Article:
OAKLAND -- After 33 years in business, the Montclair Malt Shop closed quietly on Tuesday without warning or fanfare.
Owner Nemat Modarresi attributed his decision to slow sales. Modarresi said that he has been without a lease on the space for more than a year, which inhibits his ability to sell the business. He said he is paying more than market rate for the diminutive shop that straddles Mountain Boulevard and Antioch Court.
Modarresi said that his efforts to try and negotiate with the landlord have been unproductive, causing him to fall behind on his rent. However, landlord Fai Bidgoli said, "You couldn't find a nicer landlord than me. I can assure you that I have tried to work with them from the beginning."
Although Bidgoli refused to give specific information about the rent due to confidentiality issues, she said that despite rent reductions, Modarresi was unable to pay rent.
"I want them to stay, but obviously I want to get paid," Bidgoli said.
"I can't survive the winter selling ice cream," said Modarresi, who is sandwiched between Starbucks and Peet's Coffee. The opening of Yogofina a few years ago in Montclair Village also took business away from the Montclair Malt Shop, Modarresi said.
"You have to support your small businesses if you want them to be there," he said. "People even take their kids to Peet's for hot chocolate. They need to spread their money around. If they bought hot chocolate or coffee from me once in a while, I would be able to pay the rent."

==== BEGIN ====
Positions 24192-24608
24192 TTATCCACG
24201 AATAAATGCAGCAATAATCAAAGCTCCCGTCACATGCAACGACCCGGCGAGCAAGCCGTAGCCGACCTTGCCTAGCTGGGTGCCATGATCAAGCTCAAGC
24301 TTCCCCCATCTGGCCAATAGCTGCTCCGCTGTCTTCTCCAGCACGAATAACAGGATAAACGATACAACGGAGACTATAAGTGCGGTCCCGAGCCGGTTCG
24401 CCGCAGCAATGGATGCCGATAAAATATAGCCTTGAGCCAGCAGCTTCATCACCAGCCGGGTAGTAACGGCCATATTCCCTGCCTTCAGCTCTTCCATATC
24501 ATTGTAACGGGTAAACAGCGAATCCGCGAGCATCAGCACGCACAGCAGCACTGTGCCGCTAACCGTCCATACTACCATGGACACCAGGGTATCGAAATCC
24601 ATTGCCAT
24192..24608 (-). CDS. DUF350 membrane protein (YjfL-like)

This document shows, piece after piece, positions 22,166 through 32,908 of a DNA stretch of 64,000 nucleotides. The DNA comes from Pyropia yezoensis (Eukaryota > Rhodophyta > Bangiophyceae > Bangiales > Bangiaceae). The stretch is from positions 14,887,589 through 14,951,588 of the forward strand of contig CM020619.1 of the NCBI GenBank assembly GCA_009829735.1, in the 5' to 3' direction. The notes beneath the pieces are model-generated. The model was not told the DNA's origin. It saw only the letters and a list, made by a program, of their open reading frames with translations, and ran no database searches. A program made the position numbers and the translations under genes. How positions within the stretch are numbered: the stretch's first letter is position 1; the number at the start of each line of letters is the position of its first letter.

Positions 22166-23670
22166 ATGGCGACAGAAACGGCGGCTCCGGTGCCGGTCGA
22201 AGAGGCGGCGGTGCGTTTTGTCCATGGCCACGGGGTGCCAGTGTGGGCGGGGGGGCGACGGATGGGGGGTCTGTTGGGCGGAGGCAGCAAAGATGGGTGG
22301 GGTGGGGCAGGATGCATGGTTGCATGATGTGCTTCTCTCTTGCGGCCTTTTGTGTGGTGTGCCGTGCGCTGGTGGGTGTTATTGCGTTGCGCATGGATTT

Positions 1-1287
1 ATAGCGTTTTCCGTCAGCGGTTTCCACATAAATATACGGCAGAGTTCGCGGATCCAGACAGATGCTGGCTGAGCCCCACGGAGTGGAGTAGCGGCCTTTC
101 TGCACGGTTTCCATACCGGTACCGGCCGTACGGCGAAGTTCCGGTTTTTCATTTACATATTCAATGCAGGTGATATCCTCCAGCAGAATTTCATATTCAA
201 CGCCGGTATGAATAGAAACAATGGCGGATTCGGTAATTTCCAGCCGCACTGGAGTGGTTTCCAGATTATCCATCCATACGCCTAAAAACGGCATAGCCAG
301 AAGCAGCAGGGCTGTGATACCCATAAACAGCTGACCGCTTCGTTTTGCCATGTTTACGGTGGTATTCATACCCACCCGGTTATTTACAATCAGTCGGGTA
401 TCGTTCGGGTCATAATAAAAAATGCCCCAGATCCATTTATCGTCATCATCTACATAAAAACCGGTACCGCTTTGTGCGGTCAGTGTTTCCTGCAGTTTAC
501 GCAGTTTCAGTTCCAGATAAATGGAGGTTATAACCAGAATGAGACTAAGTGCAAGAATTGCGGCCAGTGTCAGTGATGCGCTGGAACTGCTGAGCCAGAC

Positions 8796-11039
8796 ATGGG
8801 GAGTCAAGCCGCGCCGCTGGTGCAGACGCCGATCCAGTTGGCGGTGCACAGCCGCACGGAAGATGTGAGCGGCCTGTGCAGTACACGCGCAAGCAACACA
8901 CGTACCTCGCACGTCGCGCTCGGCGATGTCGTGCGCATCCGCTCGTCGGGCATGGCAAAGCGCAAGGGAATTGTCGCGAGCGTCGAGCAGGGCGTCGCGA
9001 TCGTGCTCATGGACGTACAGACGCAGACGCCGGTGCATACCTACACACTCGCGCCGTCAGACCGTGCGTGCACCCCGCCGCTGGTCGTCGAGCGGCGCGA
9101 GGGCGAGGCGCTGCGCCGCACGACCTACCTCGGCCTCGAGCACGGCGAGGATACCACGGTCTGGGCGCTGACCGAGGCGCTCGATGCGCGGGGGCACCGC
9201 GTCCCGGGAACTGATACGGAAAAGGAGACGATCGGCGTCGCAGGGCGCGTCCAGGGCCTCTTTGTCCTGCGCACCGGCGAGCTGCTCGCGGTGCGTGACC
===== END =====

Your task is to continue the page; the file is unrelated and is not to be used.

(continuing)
David Sarber, who closed Sarber's Cameras last month after a half-century in business, understands Modarresi's frustration all too well.
"I was frustrated for the last couple of years about the support I got in my retail effort," Sarber said. "I felt like Don Quixote. Maybe retail in the (Montclair) Village is changing, and we don't see it. Maybe we shouldn't fight it."
Modarresi said he and his wife have owned the shop for six years. Modarresi did find an alternative location at the former Montclair Pharmacy in the Village. The pharmacy's owner, Bill Sullivan, agreed to rent Modarresi the space for a price Modarresi can afford. However, the proposed new site would have to be approved by the city Planning Commission, which would take time and money.
Modarresi said he doesn't have the money to pay for the process and that Sullivan cannot wait three months for the process to be completed.
"If the city expedites the process and waives the fees, I'm ready to go," he said.
Modarresi said he contacted District 4 Councilmember Libby Schaaf to see if she could help.
"The Montclair Malt Shop is the kind of business we want to preserve in the Village, and I will do what I can to help, within the confines of the system," Schaaf said.
"I'd love to see them stay," said Daniel Swafford, executive director of the Montclair Village Association. "It would be good continuity. It's a good family business. I went there in high school, and I knew people that worked there."
A note written by a young customer is taped to the door. It reads, "Dear Montclair Malt Shop, I had a lot of fun memories at your store. I will always keep the memories. I will miss getting ice cream and persian soup. I really love your store. Good luck. Love, Caroline."